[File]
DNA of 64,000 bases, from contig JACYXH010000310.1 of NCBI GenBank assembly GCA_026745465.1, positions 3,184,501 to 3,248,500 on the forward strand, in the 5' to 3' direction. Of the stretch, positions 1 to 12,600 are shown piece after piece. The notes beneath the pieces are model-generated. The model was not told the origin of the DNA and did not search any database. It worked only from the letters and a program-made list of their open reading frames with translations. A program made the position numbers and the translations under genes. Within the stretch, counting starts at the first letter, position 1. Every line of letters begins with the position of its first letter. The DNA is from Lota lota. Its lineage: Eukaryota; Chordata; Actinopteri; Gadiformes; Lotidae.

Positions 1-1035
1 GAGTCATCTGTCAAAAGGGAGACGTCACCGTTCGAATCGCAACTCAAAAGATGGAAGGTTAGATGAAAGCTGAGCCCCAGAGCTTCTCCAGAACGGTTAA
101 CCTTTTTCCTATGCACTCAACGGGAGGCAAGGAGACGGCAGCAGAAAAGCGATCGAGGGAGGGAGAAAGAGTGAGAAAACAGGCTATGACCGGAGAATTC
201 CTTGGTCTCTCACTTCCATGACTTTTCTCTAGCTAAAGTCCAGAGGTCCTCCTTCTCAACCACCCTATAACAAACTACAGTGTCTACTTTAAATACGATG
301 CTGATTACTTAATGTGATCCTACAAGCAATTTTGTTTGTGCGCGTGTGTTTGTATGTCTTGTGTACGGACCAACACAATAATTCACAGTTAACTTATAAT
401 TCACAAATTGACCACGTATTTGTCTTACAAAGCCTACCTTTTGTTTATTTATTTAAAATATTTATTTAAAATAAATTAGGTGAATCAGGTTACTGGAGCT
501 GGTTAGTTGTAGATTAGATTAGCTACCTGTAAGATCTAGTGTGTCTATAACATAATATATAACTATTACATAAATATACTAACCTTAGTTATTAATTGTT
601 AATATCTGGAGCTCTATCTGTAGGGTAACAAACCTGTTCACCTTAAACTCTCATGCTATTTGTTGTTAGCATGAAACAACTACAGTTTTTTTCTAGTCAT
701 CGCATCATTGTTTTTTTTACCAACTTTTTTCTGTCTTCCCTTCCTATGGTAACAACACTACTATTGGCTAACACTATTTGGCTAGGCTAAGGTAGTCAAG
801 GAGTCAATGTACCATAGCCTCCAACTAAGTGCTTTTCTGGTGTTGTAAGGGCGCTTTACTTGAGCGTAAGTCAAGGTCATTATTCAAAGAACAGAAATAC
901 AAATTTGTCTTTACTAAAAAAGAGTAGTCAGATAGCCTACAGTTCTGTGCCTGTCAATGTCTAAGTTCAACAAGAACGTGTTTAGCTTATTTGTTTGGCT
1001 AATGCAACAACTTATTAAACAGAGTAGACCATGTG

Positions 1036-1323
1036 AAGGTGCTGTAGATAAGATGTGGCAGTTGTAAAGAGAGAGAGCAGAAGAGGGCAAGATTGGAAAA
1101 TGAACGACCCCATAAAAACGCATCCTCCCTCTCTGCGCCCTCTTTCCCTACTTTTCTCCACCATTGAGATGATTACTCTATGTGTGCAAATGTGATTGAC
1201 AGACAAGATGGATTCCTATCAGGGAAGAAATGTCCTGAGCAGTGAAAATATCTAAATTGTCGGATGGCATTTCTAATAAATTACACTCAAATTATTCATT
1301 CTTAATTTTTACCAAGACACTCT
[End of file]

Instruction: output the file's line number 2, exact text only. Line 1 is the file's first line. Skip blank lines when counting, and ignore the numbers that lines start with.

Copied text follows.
Positions 1-1035